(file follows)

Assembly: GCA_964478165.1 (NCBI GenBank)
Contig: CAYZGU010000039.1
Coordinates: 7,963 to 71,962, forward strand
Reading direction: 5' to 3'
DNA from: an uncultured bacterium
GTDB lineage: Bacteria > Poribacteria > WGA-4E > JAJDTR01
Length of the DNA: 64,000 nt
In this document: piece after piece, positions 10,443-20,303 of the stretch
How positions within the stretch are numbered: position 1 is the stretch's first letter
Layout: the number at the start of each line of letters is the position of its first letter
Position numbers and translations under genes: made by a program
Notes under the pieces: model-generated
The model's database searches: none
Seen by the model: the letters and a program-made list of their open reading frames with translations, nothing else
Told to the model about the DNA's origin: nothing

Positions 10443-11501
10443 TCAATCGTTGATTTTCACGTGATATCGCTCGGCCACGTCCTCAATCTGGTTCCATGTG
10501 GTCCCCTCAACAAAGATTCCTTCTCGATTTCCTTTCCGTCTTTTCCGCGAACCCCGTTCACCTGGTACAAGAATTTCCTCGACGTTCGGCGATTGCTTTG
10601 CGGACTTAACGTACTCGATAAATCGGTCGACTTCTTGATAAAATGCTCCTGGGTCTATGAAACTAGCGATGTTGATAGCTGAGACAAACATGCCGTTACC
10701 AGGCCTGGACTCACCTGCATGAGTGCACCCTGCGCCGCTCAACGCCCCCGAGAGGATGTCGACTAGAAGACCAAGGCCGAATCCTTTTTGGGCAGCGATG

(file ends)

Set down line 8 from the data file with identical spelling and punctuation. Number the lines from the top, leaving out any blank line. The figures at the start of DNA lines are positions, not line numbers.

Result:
In this document: piece after piece, positions 10,443-20,303 of the stretch